Monday, October 13, 2008

CS: Fast and Efficient Dimensionality Reduction Using Structurally Random Matrices, SAMP code, Nuclear Norm Minimization using SRMs

Following last week's entry that mentioned the connection between Random Projections used in CS and the ones used in Dimensionality Reduction based on the Johnson-Lindenstrauss Lemma, Thong Do pointed out to me his recently submitted paper entitled:

Fast and Efficient Dimensionality Reduction Using Structurally Random Matrices by Thong Do, Lu Gan , Yi Chen, Nam Nguyen and Trac Tran. The abstract reads:

Structurally Random Matrices (SRM) are first proposed in [1] as fast and highly efficient measurement operators for large scale compressed sensing applications. Motivated by the bridge between compressed sensing and the Johnson-Lindenstrauss lemma [2] , this paper introduces a related application of SRMs regarding to realizing a fast and highly efficient embedding. In particular, it shows that a SRM is also a promising dimensionality reduction transform that preserves all pairwise distances of high dimensional vectors within an arbitrarily small factor ², provided that the projection dimension is on the order of O(\epsilon^(-2) log^3 N), where N denotes the number of d-dimensional vectors. In other words, SRM can be viewed as the suboptimal Johnson-Lindenstrauss embedding that, however, owns very low computational complexity O(d log d) and highly efficient implementation that uses only O(d) random bits, making it a promising candidate for practical, large scale applications where efficiency and speed of computation are highly critical.

He is also hosting a webpage on the subject of Structurally Random Matrices (SRMs) I am now changing the attendant link of the Big Picture to that page.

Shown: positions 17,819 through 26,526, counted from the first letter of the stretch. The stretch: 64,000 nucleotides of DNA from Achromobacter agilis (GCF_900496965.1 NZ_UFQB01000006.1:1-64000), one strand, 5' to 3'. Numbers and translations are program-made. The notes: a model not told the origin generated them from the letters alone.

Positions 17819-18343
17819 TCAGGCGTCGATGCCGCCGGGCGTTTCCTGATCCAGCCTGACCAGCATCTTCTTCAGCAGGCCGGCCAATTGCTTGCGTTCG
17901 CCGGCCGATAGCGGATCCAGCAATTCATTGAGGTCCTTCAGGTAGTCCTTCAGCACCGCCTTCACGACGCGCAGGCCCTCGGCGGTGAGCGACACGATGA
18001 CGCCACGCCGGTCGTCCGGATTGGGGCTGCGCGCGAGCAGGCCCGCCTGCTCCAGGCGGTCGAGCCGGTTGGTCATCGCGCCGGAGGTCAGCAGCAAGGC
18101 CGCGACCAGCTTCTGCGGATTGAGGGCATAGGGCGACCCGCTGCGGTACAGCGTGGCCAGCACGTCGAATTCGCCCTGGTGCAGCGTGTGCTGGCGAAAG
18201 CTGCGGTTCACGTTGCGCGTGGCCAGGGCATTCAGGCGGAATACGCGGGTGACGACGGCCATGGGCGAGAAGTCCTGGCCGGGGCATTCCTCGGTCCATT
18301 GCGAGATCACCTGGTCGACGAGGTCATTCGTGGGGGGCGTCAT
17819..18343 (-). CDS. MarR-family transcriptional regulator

Sariel Har-Peled shows in ex 3.1 of this manuscript on the Johnson-Lindenstrauss lemma that one can also conserve angles as well as distance. Angle preservation was also the subject of interest of Jarvis Haupt and Robert Nowak in A generalized restricted isometry property. One wonders if the SRMs can do the same.

We mentioned SAMP before, Thong Do has released the attendant matlab code of the SAMP algorithm. It is listed in the reconstruction section of the Big Picture.

In a different area, Thong Do, Yi Chen, Nam Nguyen, Lu Gan and Trac Tran have also released A Fast and Efficient Heuristic Nuclear Norm Algorithm for Rank Minimization. The abstract reads:

The problem of affine rank minimization seeks to find the minimum rank matrix that satisfies a set of linear equality constraints. Generally, since affine rank minimization is NP-hard, a popular heuristic method is to minimize the nuclear norm that is a sum of singular values of the matrix variable [1]. A recent intriguing paper [2] shows that if the linear transform that defines the set of equality constraints is nearly isometrically distributed and the number of constraints is at least O(r(m + n) logmn), where r and m £ n are the rank and size of the minimum rank matrix, minimizing the nuclear norm yields exactly the minimum rank matrix solution. Unfortunately, it takes a large amount of computational complexity and memory buffering to solve the nuclear norm minimization problem with known nearly isometric transforms. This paper presents a fast and efficient algorithm for nuclear norm minimization that employs structurally random matrices [3] for its linear transform and a projected subgradient method that exploits the unique features of structurally random matrices to substantially speed up the optimization process. Theoretically, we show that nuclear norm minimization using structurally random linear constraints guarantees the minimum rank matrix solution if the number of linear constraints is at least O(r(m+n) log3 mn). Extensive simulations verify that structurally random transforms still retain optimal performance while their implementation complexity is just a fraction of that of completely random transforms, making them promising candidates for large scale applications.

Credit: NASA/Johns Hopkins University Applied Physics Laboratory/Carnegie Institution of Washington, The First Image After Closest Approach of Fly-By 2 of Messenger at 200 kilometers above the surface, Release Date: October 8, 2008

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